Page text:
Fragile Equality

Written by: MR on 04/11/2008 13:35:44

I'm a sucker for pure musical talent. I find myself much in love with the tight, well-executed riff, when music is coming from the heart. Meet Almah. Remember when guys like you and me spent time chasing girls, drinking beer, or having our fights with parents who wanted us to cut our hair? Well I will bet my on my said hair that Almah as youngsters spent a lot of time in their room or in rehearsals (like a lot of kids in their genre) playing their instruments or listening to the music that influences their sound. They play a catchy, fast and solid brand of power metal, and they really know what the fuck they are doing. The lead vocalist Edu has a talented lineup behind him, which also contains the Berkley graduate Marcelo Barbosa. You are in safe hands with this band.

"Fragile Equality" is impressive. The hard and dark "Beyond Tomorrow", with its doomsday howling choir throughout the song, makes you envision what the soundtrack for the end of the world would be. This song and the excellent "Torn", with its dramatic and high voltage intensive guitar riffs at the beginning of the song, might very well be a clue, or clues to how to push power metal and its 80's references up to date. Maybe Almah will be one of the bands cracking the code of how to sound like a power metal band in 2008 and years to come, because as great as they play and sound, that's a big battle the band needs to take. The massive use of keyboards, strings and open choruses with the lead singer unleashing a high and prolonged tone (as we know it from several Bon Jovi songs) makes for a decent starting point, but just listen to the outdated and very annoying strings at the start of "You'll understand". What could have easily been a crazy song is somehow ruined by those massive strings, moving the attention away from the excellent work of the other instruments.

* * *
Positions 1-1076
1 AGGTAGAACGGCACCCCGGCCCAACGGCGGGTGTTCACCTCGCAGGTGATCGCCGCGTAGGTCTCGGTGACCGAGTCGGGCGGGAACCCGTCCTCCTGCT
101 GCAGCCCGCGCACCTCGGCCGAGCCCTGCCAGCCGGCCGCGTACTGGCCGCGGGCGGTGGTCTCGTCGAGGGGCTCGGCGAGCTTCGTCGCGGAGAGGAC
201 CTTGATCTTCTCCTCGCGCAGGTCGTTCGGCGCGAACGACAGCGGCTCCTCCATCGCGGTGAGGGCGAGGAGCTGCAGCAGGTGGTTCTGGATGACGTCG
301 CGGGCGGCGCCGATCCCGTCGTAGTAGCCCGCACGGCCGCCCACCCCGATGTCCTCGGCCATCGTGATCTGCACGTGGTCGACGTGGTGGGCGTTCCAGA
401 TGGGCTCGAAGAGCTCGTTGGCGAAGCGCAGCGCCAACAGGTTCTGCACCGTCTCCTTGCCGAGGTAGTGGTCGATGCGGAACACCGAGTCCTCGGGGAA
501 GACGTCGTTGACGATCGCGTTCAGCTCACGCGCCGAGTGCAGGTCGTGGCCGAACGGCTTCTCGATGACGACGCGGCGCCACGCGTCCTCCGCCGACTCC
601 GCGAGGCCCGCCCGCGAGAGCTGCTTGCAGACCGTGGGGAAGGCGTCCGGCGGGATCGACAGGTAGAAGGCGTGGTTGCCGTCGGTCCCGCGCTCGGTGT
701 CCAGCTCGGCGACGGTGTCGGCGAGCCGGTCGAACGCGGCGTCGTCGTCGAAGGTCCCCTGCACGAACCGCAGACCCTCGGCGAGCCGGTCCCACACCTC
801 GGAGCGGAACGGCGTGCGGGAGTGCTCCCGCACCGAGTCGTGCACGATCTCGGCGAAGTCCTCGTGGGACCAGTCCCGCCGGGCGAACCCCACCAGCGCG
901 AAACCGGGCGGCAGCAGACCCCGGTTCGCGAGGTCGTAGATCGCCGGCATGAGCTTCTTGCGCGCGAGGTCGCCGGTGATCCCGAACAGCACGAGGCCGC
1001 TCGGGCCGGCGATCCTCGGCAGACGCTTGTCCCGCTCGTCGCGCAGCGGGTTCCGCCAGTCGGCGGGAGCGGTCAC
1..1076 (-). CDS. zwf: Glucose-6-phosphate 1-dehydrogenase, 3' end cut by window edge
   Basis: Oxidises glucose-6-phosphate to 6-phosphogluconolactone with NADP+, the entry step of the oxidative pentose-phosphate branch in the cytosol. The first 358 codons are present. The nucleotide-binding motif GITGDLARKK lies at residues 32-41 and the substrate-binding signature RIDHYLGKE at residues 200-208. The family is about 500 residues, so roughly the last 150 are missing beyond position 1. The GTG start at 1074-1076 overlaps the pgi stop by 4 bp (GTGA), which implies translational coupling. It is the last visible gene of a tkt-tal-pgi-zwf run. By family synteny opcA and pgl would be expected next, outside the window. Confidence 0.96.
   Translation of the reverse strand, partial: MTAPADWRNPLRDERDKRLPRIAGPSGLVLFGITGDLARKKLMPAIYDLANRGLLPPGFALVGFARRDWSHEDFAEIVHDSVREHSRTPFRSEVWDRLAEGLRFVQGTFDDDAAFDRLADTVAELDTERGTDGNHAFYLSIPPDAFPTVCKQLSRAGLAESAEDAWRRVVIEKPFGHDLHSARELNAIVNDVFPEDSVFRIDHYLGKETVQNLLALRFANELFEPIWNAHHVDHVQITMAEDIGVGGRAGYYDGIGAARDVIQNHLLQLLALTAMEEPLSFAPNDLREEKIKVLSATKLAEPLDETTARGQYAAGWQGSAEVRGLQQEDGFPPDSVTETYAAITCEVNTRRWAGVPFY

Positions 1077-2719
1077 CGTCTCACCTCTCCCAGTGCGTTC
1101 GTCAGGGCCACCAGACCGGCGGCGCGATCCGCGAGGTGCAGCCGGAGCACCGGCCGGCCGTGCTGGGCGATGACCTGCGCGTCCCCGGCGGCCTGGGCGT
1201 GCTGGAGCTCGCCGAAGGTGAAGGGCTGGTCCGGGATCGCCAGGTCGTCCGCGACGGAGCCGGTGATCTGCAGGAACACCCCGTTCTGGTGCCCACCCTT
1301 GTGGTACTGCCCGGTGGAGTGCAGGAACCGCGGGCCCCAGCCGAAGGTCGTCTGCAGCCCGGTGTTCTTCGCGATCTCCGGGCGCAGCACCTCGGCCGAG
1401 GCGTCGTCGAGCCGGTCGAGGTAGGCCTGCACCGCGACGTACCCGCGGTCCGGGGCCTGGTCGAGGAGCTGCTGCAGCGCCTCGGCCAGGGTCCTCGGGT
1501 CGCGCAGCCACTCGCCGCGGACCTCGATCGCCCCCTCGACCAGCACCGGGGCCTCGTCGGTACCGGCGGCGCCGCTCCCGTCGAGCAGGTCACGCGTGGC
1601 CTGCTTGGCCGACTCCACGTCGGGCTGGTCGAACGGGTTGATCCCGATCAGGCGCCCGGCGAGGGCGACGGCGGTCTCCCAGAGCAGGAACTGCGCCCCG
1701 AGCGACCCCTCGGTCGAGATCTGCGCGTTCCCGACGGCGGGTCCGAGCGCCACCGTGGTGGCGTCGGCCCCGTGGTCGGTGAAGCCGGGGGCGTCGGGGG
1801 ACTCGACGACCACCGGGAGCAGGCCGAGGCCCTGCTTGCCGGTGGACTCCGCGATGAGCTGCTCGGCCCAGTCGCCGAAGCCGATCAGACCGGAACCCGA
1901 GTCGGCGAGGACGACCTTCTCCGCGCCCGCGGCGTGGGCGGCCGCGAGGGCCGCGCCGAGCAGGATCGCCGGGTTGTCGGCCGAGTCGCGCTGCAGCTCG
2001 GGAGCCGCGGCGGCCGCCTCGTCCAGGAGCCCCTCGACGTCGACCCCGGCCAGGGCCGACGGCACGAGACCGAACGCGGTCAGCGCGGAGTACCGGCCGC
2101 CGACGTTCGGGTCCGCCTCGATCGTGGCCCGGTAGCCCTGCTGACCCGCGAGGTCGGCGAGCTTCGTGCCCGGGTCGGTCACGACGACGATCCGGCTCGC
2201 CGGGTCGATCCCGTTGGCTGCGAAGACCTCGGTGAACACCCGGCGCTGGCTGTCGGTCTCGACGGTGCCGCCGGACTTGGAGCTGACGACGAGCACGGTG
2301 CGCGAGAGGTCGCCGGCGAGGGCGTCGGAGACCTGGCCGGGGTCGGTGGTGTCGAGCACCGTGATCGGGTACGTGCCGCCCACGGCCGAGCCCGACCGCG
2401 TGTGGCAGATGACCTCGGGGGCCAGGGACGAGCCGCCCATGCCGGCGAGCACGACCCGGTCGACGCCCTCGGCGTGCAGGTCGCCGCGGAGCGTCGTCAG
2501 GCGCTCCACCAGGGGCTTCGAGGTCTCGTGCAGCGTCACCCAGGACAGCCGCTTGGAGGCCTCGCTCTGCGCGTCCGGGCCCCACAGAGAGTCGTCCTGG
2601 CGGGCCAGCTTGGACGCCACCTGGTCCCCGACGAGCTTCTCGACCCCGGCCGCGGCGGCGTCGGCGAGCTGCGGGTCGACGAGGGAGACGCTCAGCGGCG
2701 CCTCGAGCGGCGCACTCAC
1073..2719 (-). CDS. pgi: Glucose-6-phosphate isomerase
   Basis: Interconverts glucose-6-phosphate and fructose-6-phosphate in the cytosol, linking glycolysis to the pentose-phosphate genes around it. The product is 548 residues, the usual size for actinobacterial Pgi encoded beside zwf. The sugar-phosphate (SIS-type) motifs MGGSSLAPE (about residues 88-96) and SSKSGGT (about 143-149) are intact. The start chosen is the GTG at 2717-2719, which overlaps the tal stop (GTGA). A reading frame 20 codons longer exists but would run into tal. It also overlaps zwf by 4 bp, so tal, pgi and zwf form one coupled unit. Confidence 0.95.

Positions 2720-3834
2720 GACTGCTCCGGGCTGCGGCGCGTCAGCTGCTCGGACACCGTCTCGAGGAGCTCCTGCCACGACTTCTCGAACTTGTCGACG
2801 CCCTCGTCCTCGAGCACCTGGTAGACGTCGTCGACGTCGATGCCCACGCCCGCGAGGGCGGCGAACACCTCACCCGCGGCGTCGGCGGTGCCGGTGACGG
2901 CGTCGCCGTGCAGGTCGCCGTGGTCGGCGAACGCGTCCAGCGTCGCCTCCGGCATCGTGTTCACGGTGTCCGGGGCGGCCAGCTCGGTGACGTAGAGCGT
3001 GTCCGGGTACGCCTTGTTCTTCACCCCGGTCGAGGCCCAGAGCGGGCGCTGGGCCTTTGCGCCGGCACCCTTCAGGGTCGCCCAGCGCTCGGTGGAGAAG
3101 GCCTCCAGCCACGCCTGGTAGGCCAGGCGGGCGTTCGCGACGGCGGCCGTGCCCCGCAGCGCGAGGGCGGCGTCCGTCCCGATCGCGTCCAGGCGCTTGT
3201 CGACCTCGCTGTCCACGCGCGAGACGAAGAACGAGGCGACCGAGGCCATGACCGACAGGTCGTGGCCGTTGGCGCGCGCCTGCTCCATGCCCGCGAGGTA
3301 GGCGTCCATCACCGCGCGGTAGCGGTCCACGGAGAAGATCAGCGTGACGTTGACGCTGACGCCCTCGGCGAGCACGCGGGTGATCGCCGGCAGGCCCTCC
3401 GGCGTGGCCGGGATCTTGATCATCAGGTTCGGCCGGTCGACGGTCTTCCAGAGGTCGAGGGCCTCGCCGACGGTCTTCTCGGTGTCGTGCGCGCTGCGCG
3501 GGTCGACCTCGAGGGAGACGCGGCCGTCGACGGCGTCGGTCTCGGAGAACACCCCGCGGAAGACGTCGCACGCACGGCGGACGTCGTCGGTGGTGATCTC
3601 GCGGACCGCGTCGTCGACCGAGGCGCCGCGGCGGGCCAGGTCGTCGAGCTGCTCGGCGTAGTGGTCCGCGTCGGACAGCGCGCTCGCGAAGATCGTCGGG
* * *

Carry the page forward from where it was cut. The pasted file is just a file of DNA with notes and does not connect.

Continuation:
As the album evolves we get to see a more mellow side to the band. At times, like in "Invincible Cage" with its contagious sing-along chorus, it is a great addition. And then during other times, like in "All I Am" its just... boring.

When Almah get a grip on what they do, then they can easily give their fellow technical power metal brothers from Protest The Hero a fight for their money, but in the more unfocused songs, like the aforementioned, the band loses a grip of the listener and their musical talent goes to waste in a dangerous cocktail containing all the "DO NOTs" of the 80's. In summary, Almah balance themselves on a very thin line. This line is somehow attached to something at 30 000 feet. Throughout the album they stumble and fall – and as you might imagine, this is a long and deep fall - but when they manage to avoid stumbling, they aren't that far from heaven.

Download: Torn, Beyond Tommorow
For the fans of: Protest The Hero, Angra
Listen: Myspace

Release date 24.09.2008
AFM Records

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